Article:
High inflation and manufacturing constraints also lead to changing margins. The instability of a company's net margin can inadvertently lead it to bankruptcy or a crash. In this way, a company can have low sales today and still make a profit, but have high sales tomorrow and run on a loss. This can be caused by cost-push inflation, making it necessary to adjust to rising input costs.
WHICH INDUSTRIES HAVE BEEN HIT THE HARDEST?
This economic development has affected many industries, but most of all, restaurant chains, and food and beverage manufacturing companies. The sporadic increase in the cost of raw materials and ingredients, the cost of poultry and animal feed, and the cost of packaging and transportation have led to rising input costs in the affected companies.
As a result, in 2021, the CFOs of Coca-Cola, Nestlé, Mondelez International, Unilever, and General Mills, among many other food companies, announced price hikes or the possibility of hikes occurring, with most of them taking full effect in the market in 2022.
UPDATE STANDARD COSTS ON A FREQUENT BASIS
One major strategy to adjust to rising input costs is for CFOs to update standard costs more frequently. Standard costs are estimated costs of manufacturing materials. Although they are not the actual costs, they are usually close and are used in inventories. They come in handy when there is an urgent need to draw up a budget or inventory, and are typically reviewed once a year.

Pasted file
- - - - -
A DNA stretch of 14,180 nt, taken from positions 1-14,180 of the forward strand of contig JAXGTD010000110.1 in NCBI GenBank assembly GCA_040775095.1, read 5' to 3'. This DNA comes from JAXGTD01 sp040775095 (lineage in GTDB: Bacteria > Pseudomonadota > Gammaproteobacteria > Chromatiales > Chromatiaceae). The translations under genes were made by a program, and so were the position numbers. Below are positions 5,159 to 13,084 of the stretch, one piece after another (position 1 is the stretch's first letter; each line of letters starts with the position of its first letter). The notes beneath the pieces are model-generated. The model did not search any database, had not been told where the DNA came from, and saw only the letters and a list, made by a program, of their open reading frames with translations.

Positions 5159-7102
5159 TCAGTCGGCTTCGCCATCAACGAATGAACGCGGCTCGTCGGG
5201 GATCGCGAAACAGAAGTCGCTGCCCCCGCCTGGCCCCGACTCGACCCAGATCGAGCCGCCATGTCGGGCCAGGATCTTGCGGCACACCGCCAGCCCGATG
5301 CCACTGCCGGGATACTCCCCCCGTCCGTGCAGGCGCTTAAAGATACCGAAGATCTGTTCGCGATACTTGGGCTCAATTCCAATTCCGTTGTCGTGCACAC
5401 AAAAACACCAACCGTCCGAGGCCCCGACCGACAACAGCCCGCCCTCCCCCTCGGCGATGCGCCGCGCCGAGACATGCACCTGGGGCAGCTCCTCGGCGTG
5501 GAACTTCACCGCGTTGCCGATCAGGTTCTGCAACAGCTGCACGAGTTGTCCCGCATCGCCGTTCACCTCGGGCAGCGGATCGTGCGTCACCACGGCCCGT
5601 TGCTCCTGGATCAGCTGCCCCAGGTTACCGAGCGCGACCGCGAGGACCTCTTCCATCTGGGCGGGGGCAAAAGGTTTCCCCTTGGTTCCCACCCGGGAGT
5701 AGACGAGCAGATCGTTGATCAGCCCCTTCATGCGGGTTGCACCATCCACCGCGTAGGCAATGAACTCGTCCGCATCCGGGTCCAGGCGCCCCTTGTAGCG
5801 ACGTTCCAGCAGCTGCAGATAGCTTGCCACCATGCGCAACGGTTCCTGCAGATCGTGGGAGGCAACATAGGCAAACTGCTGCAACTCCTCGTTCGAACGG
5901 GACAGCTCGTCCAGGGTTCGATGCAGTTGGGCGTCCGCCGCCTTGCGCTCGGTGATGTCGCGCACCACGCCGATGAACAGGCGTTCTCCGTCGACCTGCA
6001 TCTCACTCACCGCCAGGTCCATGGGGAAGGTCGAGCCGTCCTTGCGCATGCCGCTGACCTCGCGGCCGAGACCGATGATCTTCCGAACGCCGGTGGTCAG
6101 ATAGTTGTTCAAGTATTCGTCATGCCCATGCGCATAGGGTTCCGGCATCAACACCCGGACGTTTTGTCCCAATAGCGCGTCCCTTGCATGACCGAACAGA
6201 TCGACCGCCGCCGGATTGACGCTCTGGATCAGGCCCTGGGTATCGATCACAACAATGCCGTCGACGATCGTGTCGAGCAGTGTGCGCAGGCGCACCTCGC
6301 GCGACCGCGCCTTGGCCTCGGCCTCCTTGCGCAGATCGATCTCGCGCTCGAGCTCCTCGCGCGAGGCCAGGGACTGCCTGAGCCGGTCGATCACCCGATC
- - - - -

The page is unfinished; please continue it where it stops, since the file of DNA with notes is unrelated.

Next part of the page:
However, when a company is faced with the problem of rising input costs, the need to review standard costs arise more frequently. In mild cases of inflation, the Pareto principle, in which the price of 20% of the products that contribute to 80% of total costs is updated, can be utilized to maintain low-cost variances. But in extreme cases, CFOs may be left with no choice but to update all product prices.
BUDGET TO ACTUALS
Budget to actual metrics for efficiency has historically been done on an annual basis. In modern times, this needs to be done more frequently to show costs rising. A more frequent review will not only improve the accuracy of financial reports, but it would also help the company adjust per time to changes in input costs across the year.